TrueAllele solves uninterpretable DNA in mother and daughter double homicide

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Shedding light on inconclusive DNA: TrueAllele computer analysis

M.W. Perlin, "Shedding light on inconclusive DNA: TrueAllele® computer analysis", Office of the Onondaga County District Attorney, Syracuse, NY, 25-Nov-2014.


PowerPoint presentation with live audio recording of Dr. Perlin's talk.

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DNA mixtures (of two or more people) are at a crossroads in the United States. Mixed DNA contains considerable identification information, but is often mislabeled as "inconclusive" and not used as evidence. Ineffective statistical analysis loses DNA evidence vital to criminal justice.

Cybergenetics TrueAllele® computer interpretation solves the mixture problem. This talk shows TrueAllele's success in New York State -- eliminating backlogs, identifying human remains, recovering information from "inconclusive" DNA, and promoting justice. The science is presented through People v. Ronald Meadow, a Syracuse homicide successfully prosecuted by Onondaga County District Attorney William Fitzpatrick using TrueAllele results.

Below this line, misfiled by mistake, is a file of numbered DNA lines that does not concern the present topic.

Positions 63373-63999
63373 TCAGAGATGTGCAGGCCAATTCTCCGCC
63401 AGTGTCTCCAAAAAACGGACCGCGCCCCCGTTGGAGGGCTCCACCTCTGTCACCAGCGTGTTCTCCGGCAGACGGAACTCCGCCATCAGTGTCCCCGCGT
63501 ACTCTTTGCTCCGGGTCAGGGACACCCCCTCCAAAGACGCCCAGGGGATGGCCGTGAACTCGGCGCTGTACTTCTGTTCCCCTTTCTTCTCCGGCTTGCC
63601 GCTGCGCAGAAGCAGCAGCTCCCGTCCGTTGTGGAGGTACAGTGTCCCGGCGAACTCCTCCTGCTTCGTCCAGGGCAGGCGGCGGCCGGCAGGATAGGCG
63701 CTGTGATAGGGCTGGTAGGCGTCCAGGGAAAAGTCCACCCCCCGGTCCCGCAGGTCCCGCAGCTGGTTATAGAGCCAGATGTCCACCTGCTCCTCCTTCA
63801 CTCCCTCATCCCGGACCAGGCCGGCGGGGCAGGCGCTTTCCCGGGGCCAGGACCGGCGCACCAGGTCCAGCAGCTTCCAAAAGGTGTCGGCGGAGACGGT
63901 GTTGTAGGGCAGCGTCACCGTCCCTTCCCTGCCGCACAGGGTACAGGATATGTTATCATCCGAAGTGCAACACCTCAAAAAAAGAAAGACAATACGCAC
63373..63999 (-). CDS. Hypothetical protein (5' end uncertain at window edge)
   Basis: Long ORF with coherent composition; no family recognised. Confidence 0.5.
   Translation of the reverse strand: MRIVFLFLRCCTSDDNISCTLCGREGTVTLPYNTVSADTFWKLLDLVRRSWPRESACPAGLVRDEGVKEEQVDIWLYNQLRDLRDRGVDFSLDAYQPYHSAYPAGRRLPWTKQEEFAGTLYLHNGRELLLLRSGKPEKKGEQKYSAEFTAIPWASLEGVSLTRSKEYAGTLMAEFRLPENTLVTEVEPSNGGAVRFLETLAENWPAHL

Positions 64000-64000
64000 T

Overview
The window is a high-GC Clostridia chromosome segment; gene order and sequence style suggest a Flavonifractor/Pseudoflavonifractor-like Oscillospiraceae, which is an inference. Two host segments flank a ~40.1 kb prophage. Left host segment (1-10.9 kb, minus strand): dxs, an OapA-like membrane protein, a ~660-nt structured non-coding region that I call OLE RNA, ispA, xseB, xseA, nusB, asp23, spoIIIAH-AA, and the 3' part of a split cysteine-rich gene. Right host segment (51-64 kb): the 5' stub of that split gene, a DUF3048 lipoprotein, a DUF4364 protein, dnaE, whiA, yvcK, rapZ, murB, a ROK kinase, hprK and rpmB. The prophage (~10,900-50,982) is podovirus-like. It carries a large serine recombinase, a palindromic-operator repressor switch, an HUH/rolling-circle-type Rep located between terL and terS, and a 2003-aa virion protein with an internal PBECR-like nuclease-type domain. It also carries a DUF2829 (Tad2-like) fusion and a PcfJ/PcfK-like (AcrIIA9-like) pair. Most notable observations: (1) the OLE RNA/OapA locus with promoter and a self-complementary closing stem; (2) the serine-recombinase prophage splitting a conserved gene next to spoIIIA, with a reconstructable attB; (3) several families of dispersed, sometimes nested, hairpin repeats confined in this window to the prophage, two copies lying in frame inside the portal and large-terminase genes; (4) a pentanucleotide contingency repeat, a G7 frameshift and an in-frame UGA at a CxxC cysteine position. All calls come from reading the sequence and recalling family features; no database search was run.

TrueAllele could shed light on thousands of DNA mixture evidence items that the New York State Police Forensic Investigation Center has abandoned as "inconclusive". This lost evidence is needed for criminal justice and public safety. The NYSP crime laboratory's TrueAllele Casework system has been approved, installed, validated, trained, certified and documented. It is time for the Albany crime lab to turn on its TrueAllele system, and protect the public through better DNA technology.


Unlike TrueAllele, some STR mixture analysis methods discard peak data below a certain "threshold" height. The study by Kloosterman set a 10 rfu threshold (baseline noise) for TrueAllele, and a 50 rfu threshold for the other methods. Using a threshold, or adjusting its level, can significantly change the match statistic, as mentioned in the talk.